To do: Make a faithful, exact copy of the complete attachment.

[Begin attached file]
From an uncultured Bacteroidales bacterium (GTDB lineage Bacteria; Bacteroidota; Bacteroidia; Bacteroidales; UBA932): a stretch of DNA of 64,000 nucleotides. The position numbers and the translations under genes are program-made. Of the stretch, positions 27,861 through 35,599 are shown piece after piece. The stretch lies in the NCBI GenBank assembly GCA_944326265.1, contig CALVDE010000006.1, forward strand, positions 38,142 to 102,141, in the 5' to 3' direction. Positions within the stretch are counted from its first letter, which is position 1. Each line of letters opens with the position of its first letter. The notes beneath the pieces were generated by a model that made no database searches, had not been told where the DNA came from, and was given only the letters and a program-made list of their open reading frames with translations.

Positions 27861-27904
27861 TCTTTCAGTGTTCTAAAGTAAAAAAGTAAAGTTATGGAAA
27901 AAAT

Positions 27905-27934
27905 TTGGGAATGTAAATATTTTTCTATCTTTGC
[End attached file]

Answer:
From an uncultured Bacteroidales bacterium (GTDB lineage Bacteria; Bacteroidota; Bacteroidia; Bacteroidales; UBA932): a stretch of DNA of 64,000 nucleotides. The position numbers and the translations under genes are program-made. Of the stretch, positions 27,861 through 35,599 are shown piece after piece. The stretch lies in the NCBI GenBank assembly GCA_944326265.1, contig CALVDE010000006.1, forward strand, positions 38,142 to 102,141, in the 5' to 3' direction. Positions within the stretch are counted from its first letter, which is position 1. Each line of letters opens with the position of its first letter. The notes beneath the pieces were generated by a model that made no database searches, had not been told where the DNA came from, and was given only the letters and a program-made list of their open reading frames with translations.

Positions 27861-27904
27861 TCTTTCAGTGTTCTAAAGTAAAAAAGTAAAGTTATGGAAA
27901 AAAT

Positions 27905-27934
27905 TTGGGAATGTAAATATTTTTCTATCTTTGC